In an unprecedented crunch of the theatrical window as several markets across the U.S. close down in response to safety coronavirus along with worldwide, NBCUniversal’s Universal Pictures is officially making its current movies in cinematic release –Blumhouse’s The Invisible Man and The Hunt, and Focus Features’ Emma — available in homes as early as this Friday for on-demand 48-hour rental at the suggested price of $19.99 each. This is both for domestic and offshore markets where the titles are in release. Jeff Shell, CEO of NBCUniversal, made the announcement this morning.
In addition, with the outlook of the theatrical marketplace unclear, Universal/DreamWorks Animation’s Trolls World Tour, which was scheduled to be the first theatrical comeback title down the road on Easter weekend April 10, will now go day-and-date in homes and on the big screen. Trolls World Tour doesn’t roll out widely offshore until April 20, and in those markets, the sequel will also be available for VOD rental as well as cinemas. Already, Trolls World Tour has a large marketing campaign underway, including support from the conglom’s Comcast, NBCUniversal and Sky’s cross-company Symphony. Trolls World Tour opened over the weekend in Singapore and Malaysia to a lackluster $200,000.
Note this theatrical window-breaking doesn’t extend to Universal’s exorbitant $175 million Robert Downey feature Dolittle, which tanked theatrically this winter with $227.3 million in worldwide box office. That movie will follow through with a regular theatrical-to-home window. Dolittle is awaiting for a release in China once that country’s exhibition infrastructure gets back on track following its coronavirus outbreak.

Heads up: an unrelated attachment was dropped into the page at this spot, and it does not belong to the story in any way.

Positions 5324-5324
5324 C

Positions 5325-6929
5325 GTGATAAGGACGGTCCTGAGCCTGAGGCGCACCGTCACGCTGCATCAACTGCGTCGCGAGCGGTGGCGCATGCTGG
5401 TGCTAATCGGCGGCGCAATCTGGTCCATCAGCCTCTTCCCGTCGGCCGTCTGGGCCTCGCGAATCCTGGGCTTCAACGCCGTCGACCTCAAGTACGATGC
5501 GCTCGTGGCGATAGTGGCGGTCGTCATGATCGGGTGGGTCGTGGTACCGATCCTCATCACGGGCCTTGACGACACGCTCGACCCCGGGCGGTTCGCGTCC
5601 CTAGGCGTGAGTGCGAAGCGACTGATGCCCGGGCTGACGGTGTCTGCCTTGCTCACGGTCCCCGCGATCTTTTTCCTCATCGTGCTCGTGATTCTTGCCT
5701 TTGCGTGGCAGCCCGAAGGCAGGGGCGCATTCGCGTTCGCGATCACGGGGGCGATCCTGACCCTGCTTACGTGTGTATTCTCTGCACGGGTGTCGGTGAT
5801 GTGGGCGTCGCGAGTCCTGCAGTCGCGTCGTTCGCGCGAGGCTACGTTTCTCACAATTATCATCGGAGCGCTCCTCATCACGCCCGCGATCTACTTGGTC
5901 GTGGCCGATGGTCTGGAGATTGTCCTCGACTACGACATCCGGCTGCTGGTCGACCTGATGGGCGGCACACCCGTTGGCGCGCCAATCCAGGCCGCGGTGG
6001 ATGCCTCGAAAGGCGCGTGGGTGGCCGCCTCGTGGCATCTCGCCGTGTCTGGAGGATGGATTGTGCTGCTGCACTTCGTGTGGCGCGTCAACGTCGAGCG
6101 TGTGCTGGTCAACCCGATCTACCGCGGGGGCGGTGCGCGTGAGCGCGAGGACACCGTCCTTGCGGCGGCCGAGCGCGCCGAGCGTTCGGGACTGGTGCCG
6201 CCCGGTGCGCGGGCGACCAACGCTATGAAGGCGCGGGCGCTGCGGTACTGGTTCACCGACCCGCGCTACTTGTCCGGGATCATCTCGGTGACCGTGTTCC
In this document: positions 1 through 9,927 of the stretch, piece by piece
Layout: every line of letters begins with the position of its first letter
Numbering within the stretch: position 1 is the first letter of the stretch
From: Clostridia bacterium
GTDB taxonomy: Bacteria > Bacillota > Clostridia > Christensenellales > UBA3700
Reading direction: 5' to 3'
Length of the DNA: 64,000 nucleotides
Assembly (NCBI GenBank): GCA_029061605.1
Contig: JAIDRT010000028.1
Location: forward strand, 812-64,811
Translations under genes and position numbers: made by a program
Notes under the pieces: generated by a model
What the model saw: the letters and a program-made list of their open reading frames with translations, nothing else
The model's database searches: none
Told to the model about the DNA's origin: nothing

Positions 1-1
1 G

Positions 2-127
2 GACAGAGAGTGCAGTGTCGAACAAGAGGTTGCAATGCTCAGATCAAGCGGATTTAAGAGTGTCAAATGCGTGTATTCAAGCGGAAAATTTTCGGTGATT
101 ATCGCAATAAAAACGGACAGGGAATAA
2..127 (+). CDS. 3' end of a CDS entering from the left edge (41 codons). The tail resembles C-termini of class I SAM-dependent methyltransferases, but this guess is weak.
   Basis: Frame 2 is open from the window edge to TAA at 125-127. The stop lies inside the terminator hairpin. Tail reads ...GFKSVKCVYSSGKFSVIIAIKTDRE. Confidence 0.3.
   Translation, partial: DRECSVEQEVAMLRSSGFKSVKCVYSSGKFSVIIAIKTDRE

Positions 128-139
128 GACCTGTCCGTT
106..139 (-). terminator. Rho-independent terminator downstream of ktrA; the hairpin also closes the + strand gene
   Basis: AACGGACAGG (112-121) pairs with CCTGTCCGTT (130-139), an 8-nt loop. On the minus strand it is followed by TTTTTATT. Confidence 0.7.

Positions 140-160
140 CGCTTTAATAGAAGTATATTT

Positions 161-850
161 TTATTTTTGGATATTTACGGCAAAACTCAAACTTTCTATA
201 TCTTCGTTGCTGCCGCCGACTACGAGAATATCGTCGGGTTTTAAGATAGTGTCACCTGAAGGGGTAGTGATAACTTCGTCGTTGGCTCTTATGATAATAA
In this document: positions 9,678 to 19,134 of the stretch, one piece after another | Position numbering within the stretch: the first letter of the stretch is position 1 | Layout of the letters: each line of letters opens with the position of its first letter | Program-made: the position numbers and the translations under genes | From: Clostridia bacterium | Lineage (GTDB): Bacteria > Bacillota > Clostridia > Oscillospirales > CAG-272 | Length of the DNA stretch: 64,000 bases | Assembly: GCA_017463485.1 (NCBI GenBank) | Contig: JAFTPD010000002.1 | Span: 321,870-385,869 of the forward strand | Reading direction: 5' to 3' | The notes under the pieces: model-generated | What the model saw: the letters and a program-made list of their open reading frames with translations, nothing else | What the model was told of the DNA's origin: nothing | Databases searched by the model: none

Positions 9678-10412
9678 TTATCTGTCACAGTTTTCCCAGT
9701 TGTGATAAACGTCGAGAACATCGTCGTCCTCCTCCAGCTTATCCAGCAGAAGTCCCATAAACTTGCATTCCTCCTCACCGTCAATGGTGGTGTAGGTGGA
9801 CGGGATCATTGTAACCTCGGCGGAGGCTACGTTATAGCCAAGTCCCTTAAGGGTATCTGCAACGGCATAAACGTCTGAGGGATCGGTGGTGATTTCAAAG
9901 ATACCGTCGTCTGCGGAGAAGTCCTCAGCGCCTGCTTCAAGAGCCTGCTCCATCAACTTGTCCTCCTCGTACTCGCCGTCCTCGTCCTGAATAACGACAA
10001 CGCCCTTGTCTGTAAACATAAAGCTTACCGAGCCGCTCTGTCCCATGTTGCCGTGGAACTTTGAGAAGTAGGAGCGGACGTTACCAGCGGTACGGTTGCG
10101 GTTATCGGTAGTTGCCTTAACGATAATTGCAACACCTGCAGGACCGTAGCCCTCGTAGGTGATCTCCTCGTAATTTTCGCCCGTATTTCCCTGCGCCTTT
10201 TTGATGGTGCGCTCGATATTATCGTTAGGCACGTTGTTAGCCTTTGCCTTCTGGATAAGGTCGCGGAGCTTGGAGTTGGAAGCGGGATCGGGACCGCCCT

The intentions here by NBCUni is to make big movies available in the home to the masses as current circumstances have made it more challenging for them to head out, and as the nation is poised for a massive shut-in at home. “NBCUniversal will continue to evaluate the environment as conditions evolve and will determine the best distribution strategy in each market when the current unique situation changes,” read a statement this morning.
The current theatrical window is 90 days. Those titles that don’t obey that window aren’t booked by the nationwide circuits like AMC, Cinemark and Regal. Netflix has tried to crunch the window in regards to their releases with major chains, but they’ve never found a common meeting ground, hence, big $200 million productions like Martin Scorsese’s lauded The Irishman played in limited theatrical release before finding their way on the streaming service a month later.
At this point in time, the theatrical-VOD day-and-date release policy seen here isn’t one set in stone for future titles beyond Trolls World Tour. Decisions on titles and duration have not been made yet.
“Universal Pictures has a broad and diverse range of movies with 2020 being no exception. Rather than delaying these films or releasing them into a challenged distribution landscape, we wanted to provide an option for people to view these titles in the home that is both accessible and affordable,” said Shell. “We hope and believe that people will still go to the movies in theaters where available, but we understand that for people in different areas of the world that is increasingly becoming less possible.”